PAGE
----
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Shane Decker

Shane Decker: All Alone




No man is an island on the sales floor, says Shane Decker. You need teamwork to seal the deal.

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All Alone

Remember Gilligan, stranded on a deserted island after that “three-hour tour” went awry? But even Gilligan had friends. Imagine being on that deserted island alone — without a Ginger and Mary Ann for moral support (and va-va-va-voom), a Professor to help you look smart, or a Skipper to lead you. It wouldn’t make for much of a television show … and neither would it make for a positive jewelry buying experience for your customers.

[inset side=right]Rule of thumb: There must be one extra person on the floor at all times.[/inset]And yet, I see this phenomenon everywhere I go: salespeople who are “stranded” on the selling floor, by themselves, with a customer. Or worse, there’s no one there to greet the customer at all; instead, the entire sales team is congregated at the back of the store, chatting. I used to think that the number-one reason people shopped for jewelry on the Internet was price. It’s not! They do it because they’re sick and tired of being made to feel inferior by jewelers downtown who are snobby and won’t wait on them. And even if they do get waited on, it’s often by a “stranded” salesperson who seems disjointed and flighty. Not the kind of experience that breeds confidence and loyalty.

A stranded salesperson is fighting uphill from the get-go. Let’s say you need tweezers, or a diamond, or something else for your presentation, and there’s no one there to help. You have to “tear down your stage” and lock the jewelry back in the showcase. What does this tell the customer? That you don’t trust her! She’s thinking, “What does he think I am — a crook? Why would I buy from someone who thinks I’m a crook???”

On top of that, you have to turn your back and walk away from the customer, which immediately drops your chance of closing the sale by 50%. When you return, you have to set your whole stage back up, and meanwhile the customer has gotten distracted and is thinking about her son’s soccer game. You have to start all over with your presentation. Good luck steering the Titanic.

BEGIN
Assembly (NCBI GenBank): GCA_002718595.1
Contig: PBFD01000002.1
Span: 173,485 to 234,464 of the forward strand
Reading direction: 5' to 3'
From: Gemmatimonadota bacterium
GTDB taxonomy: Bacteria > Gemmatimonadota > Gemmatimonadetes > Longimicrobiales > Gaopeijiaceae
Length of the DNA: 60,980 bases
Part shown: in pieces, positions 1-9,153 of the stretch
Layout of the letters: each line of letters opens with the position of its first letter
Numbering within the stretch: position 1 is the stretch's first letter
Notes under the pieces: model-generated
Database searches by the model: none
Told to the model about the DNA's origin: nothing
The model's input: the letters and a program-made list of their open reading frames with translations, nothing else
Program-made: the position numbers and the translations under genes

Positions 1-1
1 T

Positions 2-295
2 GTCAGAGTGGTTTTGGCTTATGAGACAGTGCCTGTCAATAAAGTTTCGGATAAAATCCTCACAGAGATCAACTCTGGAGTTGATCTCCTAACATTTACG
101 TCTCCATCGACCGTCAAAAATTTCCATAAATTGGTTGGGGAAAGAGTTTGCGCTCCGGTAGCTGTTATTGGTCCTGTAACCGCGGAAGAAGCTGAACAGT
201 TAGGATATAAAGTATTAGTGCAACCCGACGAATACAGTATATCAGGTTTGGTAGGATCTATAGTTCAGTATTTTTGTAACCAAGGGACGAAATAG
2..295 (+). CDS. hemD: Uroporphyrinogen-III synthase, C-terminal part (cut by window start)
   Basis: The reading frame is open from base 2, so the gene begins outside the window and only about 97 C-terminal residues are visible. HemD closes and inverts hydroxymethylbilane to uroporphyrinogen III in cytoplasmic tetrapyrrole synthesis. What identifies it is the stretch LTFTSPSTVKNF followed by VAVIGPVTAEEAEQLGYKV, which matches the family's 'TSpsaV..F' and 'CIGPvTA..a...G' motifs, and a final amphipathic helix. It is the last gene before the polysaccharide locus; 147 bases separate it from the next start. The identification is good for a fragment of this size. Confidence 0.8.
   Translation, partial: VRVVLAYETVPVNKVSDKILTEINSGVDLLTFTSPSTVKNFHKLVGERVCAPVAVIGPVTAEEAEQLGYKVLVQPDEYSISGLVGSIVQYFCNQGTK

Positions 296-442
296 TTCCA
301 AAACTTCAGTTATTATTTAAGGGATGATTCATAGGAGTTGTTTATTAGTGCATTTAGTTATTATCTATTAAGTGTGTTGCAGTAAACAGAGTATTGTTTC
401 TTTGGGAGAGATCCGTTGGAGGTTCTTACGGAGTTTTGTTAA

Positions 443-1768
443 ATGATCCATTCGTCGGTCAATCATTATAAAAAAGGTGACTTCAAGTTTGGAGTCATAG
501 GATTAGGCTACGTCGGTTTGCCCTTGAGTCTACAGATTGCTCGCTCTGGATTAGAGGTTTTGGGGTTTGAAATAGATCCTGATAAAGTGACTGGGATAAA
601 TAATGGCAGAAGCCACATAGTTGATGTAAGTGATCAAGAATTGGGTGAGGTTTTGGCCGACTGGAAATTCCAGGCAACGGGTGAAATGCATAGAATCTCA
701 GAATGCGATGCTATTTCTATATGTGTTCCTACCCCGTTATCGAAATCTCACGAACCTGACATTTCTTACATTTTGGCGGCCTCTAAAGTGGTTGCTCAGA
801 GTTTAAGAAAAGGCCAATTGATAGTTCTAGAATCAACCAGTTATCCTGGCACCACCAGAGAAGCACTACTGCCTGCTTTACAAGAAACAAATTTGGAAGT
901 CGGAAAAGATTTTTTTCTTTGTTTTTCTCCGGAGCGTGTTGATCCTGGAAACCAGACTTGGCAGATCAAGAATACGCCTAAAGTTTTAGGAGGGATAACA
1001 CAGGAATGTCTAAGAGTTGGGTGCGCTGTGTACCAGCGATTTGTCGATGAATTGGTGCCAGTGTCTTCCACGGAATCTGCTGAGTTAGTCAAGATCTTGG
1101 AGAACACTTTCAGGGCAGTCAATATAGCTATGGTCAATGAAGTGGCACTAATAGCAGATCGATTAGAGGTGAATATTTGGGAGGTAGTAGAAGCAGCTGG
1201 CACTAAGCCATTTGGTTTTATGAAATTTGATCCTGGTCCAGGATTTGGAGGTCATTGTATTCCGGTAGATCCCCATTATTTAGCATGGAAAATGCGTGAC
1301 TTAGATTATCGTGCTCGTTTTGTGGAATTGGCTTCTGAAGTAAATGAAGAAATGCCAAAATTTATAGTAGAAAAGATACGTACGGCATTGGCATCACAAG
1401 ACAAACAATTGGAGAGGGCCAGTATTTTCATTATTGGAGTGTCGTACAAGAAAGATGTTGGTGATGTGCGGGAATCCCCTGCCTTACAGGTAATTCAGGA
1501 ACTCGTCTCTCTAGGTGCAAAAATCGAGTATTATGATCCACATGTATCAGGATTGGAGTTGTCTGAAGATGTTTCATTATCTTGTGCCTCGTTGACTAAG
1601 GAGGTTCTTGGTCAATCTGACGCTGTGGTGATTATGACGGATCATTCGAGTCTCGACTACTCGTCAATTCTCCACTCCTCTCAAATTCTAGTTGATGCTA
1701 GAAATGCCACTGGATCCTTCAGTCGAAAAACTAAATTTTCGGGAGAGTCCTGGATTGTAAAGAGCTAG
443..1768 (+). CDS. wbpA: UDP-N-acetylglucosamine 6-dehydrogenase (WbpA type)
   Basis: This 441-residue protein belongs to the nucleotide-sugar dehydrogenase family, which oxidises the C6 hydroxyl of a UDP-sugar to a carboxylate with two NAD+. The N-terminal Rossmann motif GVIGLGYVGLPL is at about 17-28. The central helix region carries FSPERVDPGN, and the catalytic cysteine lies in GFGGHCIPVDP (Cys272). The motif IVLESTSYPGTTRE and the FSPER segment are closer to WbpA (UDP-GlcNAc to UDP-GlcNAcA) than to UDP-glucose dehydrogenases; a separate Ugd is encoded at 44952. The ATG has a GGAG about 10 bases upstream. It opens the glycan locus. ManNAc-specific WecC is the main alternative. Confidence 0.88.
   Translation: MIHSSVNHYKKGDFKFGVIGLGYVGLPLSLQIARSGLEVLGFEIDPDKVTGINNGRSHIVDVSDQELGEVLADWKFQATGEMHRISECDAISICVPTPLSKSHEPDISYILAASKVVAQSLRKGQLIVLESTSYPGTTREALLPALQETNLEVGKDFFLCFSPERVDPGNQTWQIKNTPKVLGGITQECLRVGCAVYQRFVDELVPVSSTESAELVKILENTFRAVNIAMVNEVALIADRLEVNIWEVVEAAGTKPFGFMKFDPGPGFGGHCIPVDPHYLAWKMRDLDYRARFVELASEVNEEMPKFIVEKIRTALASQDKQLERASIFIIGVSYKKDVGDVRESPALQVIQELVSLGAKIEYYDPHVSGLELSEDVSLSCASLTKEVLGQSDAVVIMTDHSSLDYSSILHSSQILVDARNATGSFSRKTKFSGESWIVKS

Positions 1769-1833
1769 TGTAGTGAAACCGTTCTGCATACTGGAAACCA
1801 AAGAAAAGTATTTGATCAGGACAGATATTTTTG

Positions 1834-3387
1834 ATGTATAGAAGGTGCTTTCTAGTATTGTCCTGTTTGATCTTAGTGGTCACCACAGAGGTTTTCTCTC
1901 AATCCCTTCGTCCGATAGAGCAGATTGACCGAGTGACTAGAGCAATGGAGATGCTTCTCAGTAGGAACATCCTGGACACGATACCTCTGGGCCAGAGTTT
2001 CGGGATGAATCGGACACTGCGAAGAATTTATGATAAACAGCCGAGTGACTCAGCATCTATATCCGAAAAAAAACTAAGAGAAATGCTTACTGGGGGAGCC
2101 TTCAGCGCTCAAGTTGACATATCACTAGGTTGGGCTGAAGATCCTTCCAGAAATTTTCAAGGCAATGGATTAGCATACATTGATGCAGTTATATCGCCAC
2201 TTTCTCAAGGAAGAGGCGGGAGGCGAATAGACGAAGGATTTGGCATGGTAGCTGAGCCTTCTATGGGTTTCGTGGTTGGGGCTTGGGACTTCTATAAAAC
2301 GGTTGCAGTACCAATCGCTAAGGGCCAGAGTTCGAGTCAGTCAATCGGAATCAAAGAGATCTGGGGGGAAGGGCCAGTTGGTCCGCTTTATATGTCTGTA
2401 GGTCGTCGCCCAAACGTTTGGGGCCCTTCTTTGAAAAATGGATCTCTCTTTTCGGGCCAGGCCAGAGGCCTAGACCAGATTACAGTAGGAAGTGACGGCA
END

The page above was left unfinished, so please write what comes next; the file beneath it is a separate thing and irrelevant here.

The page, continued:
Rule of thumb: There must be one extra person on the floor at all times. That way, there’s always someone available to offer an “assist,” and ensure that no one has to interrupt their sales presentation. Next time you or one of your co-workers needs something, you can say, “John, I need your assistance for a moment, please,” or “Lisa, would you mind grabbing the pendant that matches these earrings?”

Train your team to assist one another, incentivize that teamwork, and staff for it. Yes, the assist is a great way to increase add-on sales. If you were stranded, you’d either have to drag the customer across the floor to another showcase to see the add-on item, or interrupt your presentation to go get it … either way, you lose. With the assist in place, you continue to make the customer comfortable and happy while your associate retrieves the additional item. And don’t forget how impressed that customer will be when she sees that multiple people are working together to ensure her satisfaction. Think you might close that sale?

Absolutely. Eliminating interruptions during your presentation will exponentially increase your chances of closing more sales. It has been my experience that the number-one sales killer in our industry is pre-judging customers, number two is customers not getting waited on immediately, and a close number three is being waited on by a stranded salesperson. So, don’t leave each other out there on that island alone.

Would Gilligan have survived for three full seasons (1964-67) if the Skipper decided it was “every man for himself”… or would he have been “canceled” after the first episode? Train your team to assist one another, incentivize that teamwork, and staff for it. Taking the cheap way out and understaffing only ensures your failure. Instead, give everyone a lifeline, and sail the seas of your marketplace with confidence.

Shane Decker has provided sales training for more than 3,000 stores worldwide. Contact him at (317) 535-8676 or at

This story is from the February 2005 edition of INSTORE. 


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